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Melvin, A's one of game's most successful unions

Oakland A's manager Bob Melvin has the respect of his peers, of his players and the media.

What really underscores Melvin's strength in the dugout, however, is he has the respect of the A's front office, too.

That's 4-for-4.

That's no easy task. Not in Oakland, where Melvin's three predecessors found it a challenge. Think about it.

Art Howe was let go after the 2002 season despite three consecutive postseason appearances and 296 regular-season wins from 2000-02.

Ken Macha was on the job for four years before he was let go after taking the A's to the American League Championship Series in 2006. That was the second postseason appearance during his tenure, in which Oakland won 368 regular-season games.

And Bob Geren, a childhood friend of general manager Billy Beane, was replaced after 63 games in 2011, having been unable to put together a winning season in his four-plus years on the job.

Enter Melvin.

After getting a feel for things in the final 99 games of 2011, Melvin took the A's to back-to-back AL West titles in 2012-13. He has them back on top of the division again this year on a pace that would have them reach 100 wins in a season for the 11th time in the franchise's 114-year history.

With the Athletics, however, it's more than winning games, as Howe and Macha underscored, and it's more than being able to follow the orders from a front office that is very involved in the day-to-day operations, which is clear from Geren's tenure.

Melvin gets it.

"He represents the next generation of manager," said Beane. "You can't have a more perfect guy. He has that ability to be well-liked by the players, but also respected. That's a fine line.

"He's up to speed with the front office and embraces the information he is given. He is hungry for information to stay up on everything. But again, there's a fine line. He'll ask questions. He'll challenge ideas.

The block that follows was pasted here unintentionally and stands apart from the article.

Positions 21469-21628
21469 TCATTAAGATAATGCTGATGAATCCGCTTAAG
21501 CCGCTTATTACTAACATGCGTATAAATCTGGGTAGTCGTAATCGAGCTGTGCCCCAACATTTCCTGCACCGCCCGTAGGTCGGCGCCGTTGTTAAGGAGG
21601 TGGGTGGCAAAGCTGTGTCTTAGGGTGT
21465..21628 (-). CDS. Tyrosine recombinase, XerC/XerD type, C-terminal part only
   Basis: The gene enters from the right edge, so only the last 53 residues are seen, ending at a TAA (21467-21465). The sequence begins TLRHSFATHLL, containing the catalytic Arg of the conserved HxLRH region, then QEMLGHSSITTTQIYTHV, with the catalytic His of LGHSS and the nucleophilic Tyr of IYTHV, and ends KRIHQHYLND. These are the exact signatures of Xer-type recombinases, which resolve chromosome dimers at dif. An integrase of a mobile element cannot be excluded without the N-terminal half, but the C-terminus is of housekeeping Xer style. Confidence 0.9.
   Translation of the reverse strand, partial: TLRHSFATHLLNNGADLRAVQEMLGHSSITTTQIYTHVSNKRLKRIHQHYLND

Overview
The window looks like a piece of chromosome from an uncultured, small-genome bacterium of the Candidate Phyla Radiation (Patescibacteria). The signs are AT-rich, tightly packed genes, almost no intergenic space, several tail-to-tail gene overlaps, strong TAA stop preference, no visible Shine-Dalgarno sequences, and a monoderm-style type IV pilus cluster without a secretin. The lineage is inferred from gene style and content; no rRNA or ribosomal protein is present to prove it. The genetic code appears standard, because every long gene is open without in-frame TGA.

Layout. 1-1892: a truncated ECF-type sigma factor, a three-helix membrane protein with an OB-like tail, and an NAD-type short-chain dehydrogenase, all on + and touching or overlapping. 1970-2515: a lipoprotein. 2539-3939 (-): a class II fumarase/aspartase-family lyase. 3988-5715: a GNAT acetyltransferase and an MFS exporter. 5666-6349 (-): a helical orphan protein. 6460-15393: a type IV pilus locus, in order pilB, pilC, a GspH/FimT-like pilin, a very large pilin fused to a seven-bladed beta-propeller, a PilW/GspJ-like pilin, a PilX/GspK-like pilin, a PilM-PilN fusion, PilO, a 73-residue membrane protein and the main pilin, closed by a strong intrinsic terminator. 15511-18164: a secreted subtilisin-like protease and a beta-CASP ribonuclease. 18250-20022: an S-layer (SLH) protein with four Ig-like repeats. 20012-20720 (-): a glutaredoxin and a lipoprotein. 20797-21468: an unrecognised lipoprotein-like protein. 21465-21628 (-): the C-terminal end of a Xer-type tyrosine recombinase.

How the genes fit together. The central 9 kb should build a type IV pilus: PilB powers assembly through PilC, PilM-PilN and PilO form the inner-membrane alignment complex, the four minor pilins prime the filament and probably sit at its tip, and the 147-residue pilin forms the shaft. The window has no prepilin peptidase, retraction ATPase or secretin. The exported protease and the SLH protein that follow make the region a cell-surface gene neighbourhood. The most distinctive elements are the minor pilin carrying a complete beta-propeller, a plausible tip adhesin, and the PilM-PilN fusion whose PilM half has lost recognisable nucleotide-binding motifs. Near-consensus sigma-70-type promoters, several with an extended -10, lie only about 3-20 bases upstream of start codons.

"And he can [give and take] with the media. From a general manager's standpoint, he always represents the organization well without being transparent. The manager talks to the media and fans on a daily basis. He is the face of the organization over the course of a season. It's important that a guy handle that."

Melvin's third time -- as a manager -- has been charming. He made his managerial debut in Seattle during a two-year stint in which the Mariners won 93 games in 2003 and lost 99 games in '04. Melvin was hired in Arizona by general manager Joe Garagiola Jr. in '05, and he took the D-backs to a National League West title in '07, only to be dismissed by Josh Byrnes -- who replaced Garagiola as GM in late 2005 -- after 29 games in '09. Farm director A.J. Hinch, who had never managed at any level in pro ball, was then handed the managerial reins.

Two years later, Melvin was hired in Oakland, and he's earned straight A's ever since.

"He has a unique background," Beane said of Melvin, a graduate of the University of California, Berkeley. "He played for a long time, and when he stopped playing, he worked on Wall Street before getting back into the game."

During his playing career, Melvin had a variety of personalities for a manager -- Sparky Anderson in Detroit, Roger Craig in San Francisco, Frank Robinson and Johnny Oates in Baltimore, Hal McRae in Kansas City, Butch Hobson in Boston, Buck Showalter with the Yankees and Gene Lamont with the White Sox.

Melvin has been able to build off the strengths of each while developing his own managerial style, which makes him a fit in Oakland, where others weren't.

"As an organization, we are always challenging each other," said Beane. "I want people to express themselves and voice their say. We talk about lineups and matchups, and players and changes. Those conversations happen all the time.

"Obviously, we have a strict philosophy, but there are no absolutes. It's one thing to have a template on how to run a game, but [stuff] happens."

And it's not an autocratic process.

"He's able to negotiate at times," said Beane. "I provide an ally for him and remind [front-office personnel] that on the field, the game is really fast, and adjustments have to be made on the run. He does a good job with that."

Besides, it's not like there is someone looking over Melvin's shoulder.

"He gets a lot of autonomy," said Beane. "We're not a front office that is always in the clubhouse. We are not a front office that travels with the team. Bob and I talk every day, but never after a game. I've learned that over the years. I'll call the next morning, win or lose."

With Melvin, that has most often been after a win.

Tracy Ringoslby is a columnist for
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